Female - Premenstrual Syndrome
by Chanchal Cabrera MNIMH, AHG

Medical Herbalism 12(1):1,3-6

Pre-menstrual syndrome (PMS) is a condition affecting, to some degree at least, up to 75% of all women at some time in their menstruating years. It usually occurs from 2 - 14 days prior to menstruation, and is thought to be primarily a problem of inappropriate hormone secretion or inappropriate bodily response to hormones (receptor site defects or enzyme defects at cell surfaces). Symptoms are many and varied, often inconsistent from month to month and affected by many different factors. They include tension and irritability, headaches, decreased or increased energy, insomnia, fatigue, breast swelling and pain, bloating, bowel disturbance, acne, sweet or salt cravings and depression. There is a wide spectrum of symptoms in PMS but some common underlying hormonal states include:

Unusually high estrogen and low progesterone levels 5-10 days before menses (common)

Low estrogen and high progesterone levels 5 - 10 days before menses (less common)

Elevated Prolactin levels.

 Elevated FSH levels 6 - 9 days before the period.

Elevated Aldosterone levels 2 - 8 days before the period.


Hormone Imbalances

The imbalance of estrogen and progesterone may be due to a disruption of the normal feedback systems that control the hypothalamus-pituitary-ovary axis or to a dysfunction of any one of these glands (most commonly the ovaries). This is commonly considered to indicate a deficiency or failure of the corpus luteum and points to the use of ovarian tonic herbs (Anemone pulsatilla, Chamaelirium luteum) for treatment. It may also be that the ovaries are functioning fine, but hepatic metabolism and excretion of estrogens is impaired. Dr Morton Biskind in the 1940s showed that B vitamin deficiencies caused liver impairment and accumulation of estrogens that contribute to PMS, fibro-cystic breast disease and menorrhagia. B vitamins, in particular B6, are required for the hepatic metabolism of estrogens prior to excretion and it is reasonable to extrapolate that B vitamin deficiency contributes to estrogen loading and PMS in a significant way. Estrogen therapy and the birth control pill are known to contribute to cholestasis (the so-called sluggish liver) and so there may be a vicious cycle where B vitamin deficiency causes diminished estrogen clearance and elevated estrogen impairs liver function. Bitter hepatic stimulants and cholagogues are called for here (Taraxacum off., Berberis vulgaris, Fumaria off., Arctium lappa, Curcuma longa), along with nutritional co-factors such as B vitamins, methionine, phosphatidyl choline, inositol, N-acetyl-cysteine and glutathione.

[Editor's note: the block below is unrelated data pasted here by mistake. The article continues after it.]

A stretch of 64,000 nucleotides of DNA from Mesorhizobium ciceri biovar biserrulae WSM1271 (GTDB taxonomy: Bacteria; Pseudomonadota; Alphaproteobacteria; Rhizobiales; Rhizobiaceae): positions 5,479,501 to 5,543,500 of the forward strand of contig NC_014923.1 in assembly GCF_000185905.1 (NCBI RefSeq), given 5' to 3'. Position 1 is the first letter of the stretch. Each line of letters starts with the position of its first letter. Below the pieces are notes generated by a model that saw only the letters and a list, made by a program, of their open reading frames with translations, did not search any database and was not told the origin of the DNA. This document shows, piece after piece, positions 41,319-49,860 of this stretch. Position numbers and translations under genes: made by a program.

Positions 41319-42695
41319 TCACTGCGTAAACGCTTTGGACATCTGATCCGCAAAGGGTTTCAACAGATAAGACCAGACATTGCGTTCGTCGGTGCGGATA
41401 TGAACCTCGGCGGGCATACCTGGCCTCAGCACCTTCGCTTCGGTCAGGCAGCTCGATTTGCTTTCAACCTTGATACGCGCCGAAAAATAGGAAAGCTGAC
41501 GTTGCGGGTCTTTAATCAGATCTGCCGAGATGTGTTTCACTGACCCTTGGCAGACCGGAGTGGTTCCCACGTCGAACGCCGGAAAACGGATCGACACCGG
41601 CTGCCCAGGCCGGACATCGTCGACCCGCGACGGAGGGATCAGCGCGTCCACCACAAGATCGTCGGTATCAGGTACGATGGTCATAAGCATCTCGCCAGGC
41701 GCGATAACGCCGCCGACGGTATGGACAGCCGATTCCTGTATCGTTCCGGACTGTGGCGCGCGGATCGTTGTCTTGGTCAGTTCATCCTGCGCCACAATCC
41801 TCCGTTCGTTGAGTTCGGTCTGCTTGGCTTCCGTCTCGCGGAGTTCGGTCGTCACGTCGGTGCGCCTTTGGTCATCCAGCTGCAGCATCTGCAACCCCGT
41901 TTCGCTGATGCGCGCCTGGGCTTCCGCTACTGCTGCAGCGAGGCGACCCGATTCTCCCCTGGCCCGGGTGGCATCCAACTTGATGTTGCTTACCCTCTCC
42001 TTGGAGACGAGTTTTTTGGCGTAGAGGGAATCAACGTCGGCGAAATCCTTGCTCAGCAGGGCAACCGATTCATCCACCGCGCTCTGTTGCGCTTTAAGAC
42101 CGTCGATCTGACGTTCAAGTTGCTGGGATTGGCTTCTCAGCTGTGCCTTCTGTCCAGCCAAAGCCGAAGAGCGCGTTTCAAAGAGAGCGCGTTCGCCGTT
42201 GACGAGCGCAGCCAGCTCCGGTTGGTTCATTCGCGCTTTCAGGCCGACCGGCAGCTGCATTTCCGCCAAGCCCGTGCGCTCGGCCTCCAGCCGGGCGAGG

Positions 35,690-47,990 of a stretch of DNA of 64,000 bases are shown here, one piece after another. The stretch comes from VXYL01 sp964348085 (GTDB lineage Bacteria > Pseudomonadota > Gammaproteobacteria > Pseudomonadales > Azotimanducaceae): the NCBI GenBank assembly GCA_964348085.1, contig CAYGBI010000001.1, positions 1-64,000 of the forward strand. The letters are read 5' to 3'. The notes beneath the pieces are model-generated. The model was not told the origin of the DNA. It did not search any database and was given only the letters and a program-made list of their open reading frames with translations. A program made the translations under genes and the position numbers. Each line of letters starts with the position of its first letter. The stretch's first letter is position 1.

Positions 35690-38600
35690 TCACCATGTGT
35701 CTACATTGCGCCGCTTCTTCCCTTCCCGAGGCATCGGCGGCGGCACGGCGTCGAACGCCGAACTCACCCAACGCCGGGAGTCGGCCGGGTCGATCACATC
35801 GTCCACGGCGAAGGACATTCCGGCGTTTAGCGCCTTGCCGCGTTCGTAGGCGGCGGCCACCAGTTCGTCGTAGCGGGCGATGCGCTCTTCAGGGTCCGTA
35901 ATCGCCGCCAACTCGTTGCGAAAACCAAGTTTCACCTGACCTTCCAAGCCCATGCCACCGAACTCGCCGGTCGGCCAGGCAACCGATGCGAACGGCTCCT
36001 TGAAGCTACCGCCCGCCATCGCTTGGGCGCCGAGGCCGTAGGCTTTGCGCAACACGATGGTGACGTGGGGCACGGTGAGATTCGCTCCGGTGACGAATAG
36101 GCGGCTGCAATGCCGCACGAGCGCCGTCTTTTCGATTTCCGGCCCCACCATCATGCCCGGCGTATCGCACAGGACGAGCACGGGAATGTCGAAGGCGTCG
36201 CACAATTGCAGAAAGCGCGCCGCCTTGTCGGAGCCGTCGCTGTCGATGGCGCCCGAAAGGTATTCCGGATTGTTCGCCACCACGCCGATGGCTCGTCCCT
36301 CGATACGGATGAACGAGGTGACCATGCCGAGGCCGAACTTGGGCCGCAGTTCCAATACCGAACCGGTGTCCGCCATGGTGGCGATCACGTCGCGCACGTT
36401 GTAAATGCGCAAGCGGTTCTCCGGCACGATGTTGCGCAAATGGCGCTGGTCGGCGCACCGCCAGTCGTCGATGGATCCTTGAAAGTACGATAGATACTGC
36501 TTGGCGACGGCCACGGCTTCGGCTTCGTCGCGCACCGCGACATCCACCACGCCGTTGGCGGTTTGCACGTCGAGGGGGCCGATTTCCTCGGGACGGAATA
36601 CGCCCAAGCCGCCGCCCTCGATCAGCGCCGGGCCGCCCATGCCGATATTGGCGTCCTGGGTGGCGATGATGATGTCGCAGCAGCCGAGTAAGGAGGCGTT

Estrogens are conjugated in the liver for excretion via bile. An enzyme called beta-glucuronidase from intestinal bacteria can convert conjugated excreted estrogen back into an active form that can be reabsorbed. A diet high in fiber provides a substrate for optimal bacterial growth with reduced levels of beta-glucuronidase, and encourages a rapid transit time and enhanced elimination of excretory substances. Women with higher amounts of dietary fiber more estrogen in their feces and lower plasma levels of unconjugated estrogens.

Elevated prolactin levels imply a degree of pituitary imbalance or dysfunction, especially a lack of sensitivity to the usual inhibitory messages. Prolactin is produced by the anterior pituitary in response to estrogen and is responsible for milk production and glandular activity in the breast. It is normally inhibited by dopamine, which itself is inhibited by high circulating estrogen. Elevated FSH levels may be due to pituitary dysfunction. Elevated aldosterone, like FSH, implies a degree of pituitary dysfunction and lack of sensitivity to a rising water content of the body.

Low thyroid function affects a large percentage of women with PMS. Hypothyroidism may manifest as reduced pituitary stimulation, impaired thyroid hormone formation or impaired cellular conversion of T4 to T3. Careful testing of these parameters can reveal the origin of the problem. Low thyroid hormone and elevated TSH indicates primary hypothyroidism or glandular dysfunction and consequent reduced hormone manufacture. Low TSH and low thyroid levels indicate secondary hypothyroidism or pituitary deficiency. Normal thyroid levels and normal TSH levels combined with low basal metabolic rate and symptoms of slow metabolism indicate cellular defects in T4 - T3 conversion. Hypothyroidism is also associated with depression, which can contribute to PMS symptomatology.

PMS classification

PMS is classified into 4 sub groups, each with specific symptoms, hormonal pictures and metabolic abnormalities .


In this type of PMS there is an excess of estrogen relative to progesterone. Estrogen stimulates the brain by altering the ratio and levels of certain neurotransmitters. Specifically, estrogen raises levels of adrenalin, noradrenaline and serotonin and decreases levels of dopamine and phenylethylamine . This brain stimulation brings about the symptoms of anxiety, nervous tension and mood swings. Estrogen also affects mood by blocking the action of vitamin B6 and decreasing the bodyís ability to maintain normal blood sugar levels. There is also a possibility that high estrogen and low progesterone may impair the functioning of the endorphins which promote mental relaxation.